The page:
Why you should go
Few parts of the UK are as steeped in history or as impregnated with legend and superstition as the titanic stonework of the Tower of London. Not only is this fabulous fortress an architectural odyssey, but also there are the world's largest diamond, free tours from magnificently attired Yeoman Warders (better known as "Beefeaters"), a dazzling array of armor and weaponry, and a palpable sense of ancient history at every turn.
It has been a royal residence, a treasury, a mint, an armory and a zoo, but it's perhaps most remembered as the prison where a king, three queens and many nobles met their deaths. Most visitors head straight to the Waterloo Barracks, which contains the spectacular Crown Jewels, including the platinum crown of the late Queen Mother, set with the 106-carat Koh-i-Nûr (Persian for "Mountain of Light") diamond, and the Imperial State Crown, worn by the monarch at the State Opening of Parliament. Slow-moving walkways slide wide-eyed visitors past the collection.
Look out for the Tower's famous ravens, which legend says could cause the Tower, and therefore the kingdom, to collapse should they leave (a spare bird is kept in the aviary, and their wing feathers are clipped in case they get any ideas). They are free to roam within the walls during the daytime.
To fully appreciate all of the Tower's roles through its vast history – as well as gawp at the Crown Jewels and meet the famous ravens – you'll need to allow at least half a day here.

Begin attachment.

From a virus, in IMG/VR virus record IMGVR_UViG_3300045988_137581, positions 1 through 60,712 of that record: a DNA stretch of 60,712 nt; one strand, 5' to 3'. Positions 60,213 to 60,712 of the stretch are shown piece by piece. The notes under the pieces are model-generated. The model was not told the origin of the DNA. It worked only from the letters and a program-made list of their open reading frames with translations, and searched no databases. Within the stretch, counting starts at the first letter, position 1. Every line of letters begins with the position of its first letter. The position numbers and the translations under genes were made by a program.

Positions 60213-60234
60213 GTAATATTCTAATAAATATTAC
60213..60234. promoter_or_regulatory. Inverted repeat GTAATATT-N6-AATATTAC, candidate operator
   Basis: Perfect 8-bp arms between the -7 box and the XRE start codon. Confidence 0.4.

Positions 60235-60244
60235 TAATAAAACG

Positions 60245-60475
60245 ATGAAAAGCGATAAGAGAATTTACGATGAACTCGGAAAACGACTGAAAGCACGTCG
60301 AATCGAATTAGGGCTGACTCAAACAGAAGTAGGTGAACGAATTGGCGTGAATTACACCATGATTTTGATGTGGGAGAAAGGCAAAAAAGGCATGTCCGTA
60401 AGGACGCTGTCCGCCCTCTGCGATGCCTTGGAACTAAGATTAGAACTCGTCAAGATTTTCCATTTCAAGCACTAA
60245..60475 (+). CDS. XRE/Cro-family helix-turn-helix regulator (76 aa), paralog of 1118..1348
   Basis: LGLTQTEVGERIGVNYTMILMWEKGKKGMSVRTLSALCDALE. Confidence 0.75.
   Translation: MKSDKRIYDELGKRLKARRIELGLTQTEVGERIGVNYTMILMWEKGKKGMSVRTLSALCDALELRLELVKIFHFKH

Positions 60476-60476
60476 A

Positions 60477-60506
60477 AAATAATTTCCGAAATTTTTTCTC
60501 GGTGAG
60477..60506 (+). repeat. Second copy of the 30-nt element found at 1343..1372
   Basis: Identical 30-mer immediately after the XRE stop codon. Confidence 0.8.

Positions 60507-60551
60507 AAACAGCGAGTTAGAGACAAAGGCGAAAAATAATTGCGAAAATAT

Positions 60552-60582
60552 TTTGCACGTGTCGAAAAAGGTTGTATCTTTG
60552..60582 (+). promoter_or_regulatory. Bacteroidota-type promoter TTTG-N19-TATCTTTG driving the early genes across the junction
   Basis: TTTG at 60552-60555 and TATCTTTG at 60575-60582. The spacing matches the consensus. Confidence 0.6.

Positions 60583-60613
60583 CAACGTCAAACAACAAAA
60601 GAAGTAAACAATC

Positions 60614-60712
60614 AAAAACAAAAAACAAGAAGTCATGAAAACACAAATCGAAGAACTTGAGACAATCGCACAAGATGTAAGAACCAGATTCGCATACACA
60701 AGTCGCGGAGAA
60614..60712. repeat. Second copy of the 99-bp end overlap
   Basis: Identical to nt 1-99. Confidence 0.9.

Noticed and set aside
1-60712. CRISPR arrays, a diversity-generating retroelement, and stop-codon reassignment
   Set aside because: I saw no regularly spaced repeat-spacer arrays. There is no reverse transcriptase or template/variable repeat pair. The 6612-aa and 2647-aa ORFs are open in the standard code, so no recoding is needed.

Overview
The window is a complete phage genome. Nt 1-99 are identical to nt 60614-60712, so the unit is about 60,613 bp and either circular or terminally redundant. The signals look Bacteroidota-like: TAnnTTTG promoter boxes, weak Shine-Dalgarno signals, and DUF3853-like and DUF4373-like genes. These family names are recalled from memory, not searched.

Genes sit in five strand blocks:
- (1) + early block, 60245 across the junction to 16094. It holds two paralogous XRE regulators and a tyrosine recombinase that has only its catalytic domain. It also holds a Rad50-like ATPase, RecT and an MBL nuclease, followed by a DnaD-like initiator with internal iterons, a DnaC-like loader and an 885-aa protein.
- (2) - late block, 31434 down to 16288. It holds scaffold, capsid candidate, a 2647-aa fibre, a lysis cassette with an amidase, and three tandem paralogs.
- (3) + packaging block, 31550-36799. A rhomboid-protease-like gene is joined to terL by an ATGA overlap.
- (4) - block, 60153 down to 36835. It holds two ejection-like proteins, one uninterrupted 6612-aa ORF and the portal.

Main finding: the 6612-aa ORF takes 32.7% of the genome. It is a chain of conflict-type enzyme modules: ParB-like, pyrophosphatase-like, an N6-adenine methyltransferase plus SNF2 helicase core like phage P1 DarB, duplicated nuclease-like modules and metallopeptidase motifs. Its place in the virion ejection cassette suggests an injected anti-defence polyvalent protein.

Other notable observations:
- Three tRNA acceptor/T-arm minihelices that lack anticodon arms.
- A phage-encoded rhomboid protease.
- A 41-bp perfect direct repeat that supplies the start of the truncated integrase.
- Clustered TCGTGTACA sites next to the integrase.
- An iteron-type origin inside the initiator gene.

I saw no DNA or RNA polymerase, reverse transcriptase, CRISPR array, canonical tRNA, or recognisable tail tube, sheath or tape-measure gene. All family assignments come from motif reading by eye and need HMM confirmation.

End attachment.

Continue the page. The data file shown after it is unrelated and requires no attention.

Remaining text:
Started in the 1070s by William the Conquerer, the striking White Tower is London's oldest building, with its solid Norman architecture and four turrets. On the entrance floor is a collection from the Royal Armouries, including Henry VIII's commodious suit of armor. One floor up is the impressive but unadorned 11th-century Chapel of St John the Evangelist, which was once used as the national record office.
Southwest of the White Tower is the Bloody Tower, where 12-year-old Edward V and his little brother Richard were held by their uncle, the future Richard III, and later thought to have been murdered to annul their claims to the throne. Sir Walter Raleigh did a 13-year stretch here too under James I, and wrote his Historie of the World.
Near the Chapel Royal of St Peter ad Vincula stood the Tower Green scaffold, where nobles such as Anne Boleyn and Catherine Howard (Henry's second and fifth wives) were beheaded.
Tickets and other practicalities
Book online in advance for cheaper rates, and start your day early to make the most of your visit ahead of the crowds. Allow at least half a day for your visit. There are stairs and cobbled paths throughout the site, and wheelchair access is limited.